U.S. Embassy Prepares for Ukraine War After Week of Western Gaffes, Missteps

War looms between Russia and Ukraine after a mass buildup of Russian troops along the Ukrainian border and a week full of missteps by Western governments to support Ukraine. This has led the U.S. State Department to order all family members of its embassy in Ukraine to evacuate, and it said non-essential personnel could also leave the country at the U.S. government's expense.

The gaffes from Western governments stretch from Germany to the U.S. It ranges from President Joe Biden's comments that had to be backtracked by the White House to Germany ultimately not giving arms to Ukraine and the German Navy commander stepping down after saying Russian president Vladimir Putin deserved respect.

While addressing a possible Russian invasion of Ukraine, Biden at a news conference on Wednesday said Western allies weren't in lockstep, and said "it's one thing if it's a minor incursion" and that there was a "fight about what to do and what not to do." He followed that up.

"If they actually do what they're capable of doing, with the force amassed on the border, it is going to be a disaster for Russia," Biden said.

When pressed to give the term "minor incursion" further clarity, Biden said it would be something like, "Russian forces crossing the border, killing Ukrainian fighters" and there were "differences in NATO as to what countries are willing to do."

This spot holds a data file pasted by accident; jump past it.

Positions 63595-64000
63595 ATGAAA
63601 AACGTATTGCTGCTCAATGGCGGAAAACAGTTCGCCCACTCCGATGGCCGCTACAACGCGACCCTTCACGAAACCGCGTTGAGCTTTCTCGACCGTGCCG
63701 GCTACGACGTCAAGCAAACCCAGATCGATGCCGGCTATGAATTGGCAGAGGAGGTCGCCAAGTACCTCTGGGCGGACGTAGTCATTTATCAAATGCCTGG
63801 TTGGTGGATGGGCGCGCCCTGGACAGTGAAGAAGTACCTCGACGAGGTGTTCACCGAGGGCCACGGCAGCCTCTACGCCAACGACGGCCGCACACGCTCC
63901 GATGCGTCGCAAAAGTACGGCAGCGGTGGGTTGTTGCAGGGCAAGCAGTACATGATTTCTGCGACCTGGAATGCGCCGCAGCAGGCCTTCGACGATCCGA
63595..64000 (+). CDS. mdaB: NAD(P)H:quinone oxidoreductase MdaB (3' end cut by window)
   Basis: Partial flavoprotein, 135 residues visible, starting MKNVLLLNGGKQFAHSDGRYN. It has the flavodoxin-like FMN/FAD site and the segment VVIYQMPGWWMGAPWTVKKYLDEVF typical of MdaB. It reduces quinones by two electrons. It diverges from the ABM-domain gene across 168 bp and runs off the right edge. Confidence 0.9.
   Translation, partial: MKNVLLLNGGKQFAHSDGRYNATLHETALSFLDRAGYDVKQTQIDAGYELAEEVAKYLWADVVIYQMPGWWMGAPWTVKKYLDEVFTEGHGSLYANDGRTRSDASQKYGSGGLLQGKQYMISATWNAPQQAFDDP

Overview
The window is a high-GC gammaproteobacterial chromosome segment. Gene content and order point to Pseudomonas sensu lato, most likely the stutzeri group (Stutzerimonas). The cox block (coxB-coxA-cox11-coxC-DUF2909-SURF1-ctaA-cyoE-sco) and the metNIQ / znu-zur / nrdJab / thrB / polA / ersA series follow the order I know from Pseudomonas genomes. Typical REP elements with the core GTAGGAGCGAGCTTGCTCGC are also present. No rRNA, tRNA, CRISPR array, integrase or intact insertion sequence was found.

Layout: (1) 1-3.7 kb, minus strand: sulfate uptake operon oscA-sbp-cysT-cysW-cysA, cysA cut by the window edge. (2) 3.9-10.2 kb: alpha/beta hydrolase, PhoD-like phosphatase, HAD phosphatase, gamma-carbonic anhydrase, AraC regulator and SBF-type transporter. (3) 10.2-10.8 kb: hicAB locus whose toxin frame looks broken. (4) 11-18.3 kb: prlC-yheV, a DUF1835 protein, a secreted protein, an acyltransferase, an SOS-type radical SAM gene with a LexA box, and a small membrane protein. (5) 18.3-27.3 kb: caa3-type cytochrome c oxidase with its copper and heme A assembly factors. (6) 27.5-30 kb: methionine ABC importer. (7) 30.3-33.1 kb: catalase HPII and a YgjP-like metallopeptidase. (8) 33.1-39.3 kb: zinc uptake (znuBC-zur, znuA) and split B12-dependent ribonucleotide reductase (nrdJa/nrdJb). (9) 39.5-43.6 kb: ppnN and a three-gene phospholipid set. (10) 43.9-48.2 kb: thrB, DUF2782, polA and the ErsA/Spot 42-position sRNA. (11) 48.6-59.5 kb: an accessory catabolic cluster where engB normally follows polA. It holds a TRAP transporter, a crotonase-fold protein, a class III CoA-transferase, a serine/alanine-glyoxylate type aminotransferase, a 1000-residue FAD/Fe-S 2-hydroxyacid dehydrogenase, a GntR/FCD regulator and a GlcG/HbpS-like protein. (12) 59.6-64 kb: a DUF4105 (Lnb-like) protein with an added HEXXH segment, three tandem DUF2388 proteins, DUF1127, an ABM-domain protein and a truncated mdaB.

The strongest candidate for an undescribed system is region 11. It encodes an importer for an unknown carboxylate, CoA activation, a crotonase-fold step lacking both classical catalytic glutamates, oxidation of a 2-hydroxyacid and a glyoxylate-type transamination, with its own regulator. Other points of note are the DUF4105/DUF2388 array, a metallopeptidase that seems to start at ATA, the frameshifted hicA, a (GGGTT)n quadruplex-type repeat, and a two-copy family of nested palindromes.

Ukrainian President Volodymyr Zelensky responded by saying, "We want to remind the great powers that there are no minor incursions and small nations. Just as there are no minor casualties and little grief from the loss of loved ones. I say this as the President of a great power."

Russia Ukraine Conflict
A poster of Russian President Vladimir Putin is used as target practice along a trench on the frontline with Russia-backed separatists near Zolote village, in the Lugansk region, on January 21, 2022. - Ukraine's Foreign Minister Dmytro Kuleba on January 22, 2022, slammed Germany for its refusal to supply weapons to Kyiv, urging Berlin to stop "undermining unity" and "encouraging Vladimir Putin" amid fears of a Russian invasion. Photo by ANATOLII STEPANOV/AFP via Getty Images

On Saturday, the leader of the German navy resigned. Vice Admiral Kay-Achim Schönbach had previously been videoed saying Putin deserved more "respect." Schönbach's comments were posted to social media and he immediately came under fire, which led to his abrupt departure.

Andriy Melnyk, who's the Ukraine ambassador to Germany, said Ukraine needed good vessels in both the Black Sea and the Sea of Azov to protect its coastline from a Russian invasion. Melnyk called Germany's vessels "among the best in the world."

In that same time frame over the weekend, German defense minister Christine Lambrecht said there was "consensus in the federal government" that sending weapons to Ukraine are "currently not helpful."

This meant a double whammy from the German government coupled with Biden's gaffe of "minor incursion" of Ukrainian troops getting killed by Russian fighters.

The U.S. State Department already had some travel restrictions to Ukraine because of COVID-19, but escalating tension between Russia and Ukraine led to even stronger restrictions.

"The security conditions, particularly along Ukraine's borders, in Russia-occupied Crimea, and in Russia-controlled eastern Ukraine, are unpredictable and can deteriorate with little notice. Demonstrations, which have turned violent at times, regularly occur throughout Ukraine, including in Kyiv," the State Department said, according to the Associated Press.

"Do not travel to Ukraine due to the increased threats of Russian military action and COVID-19. Exercise increased caution in Ukraine due to crime and civil unrest. Some areas have increased risk."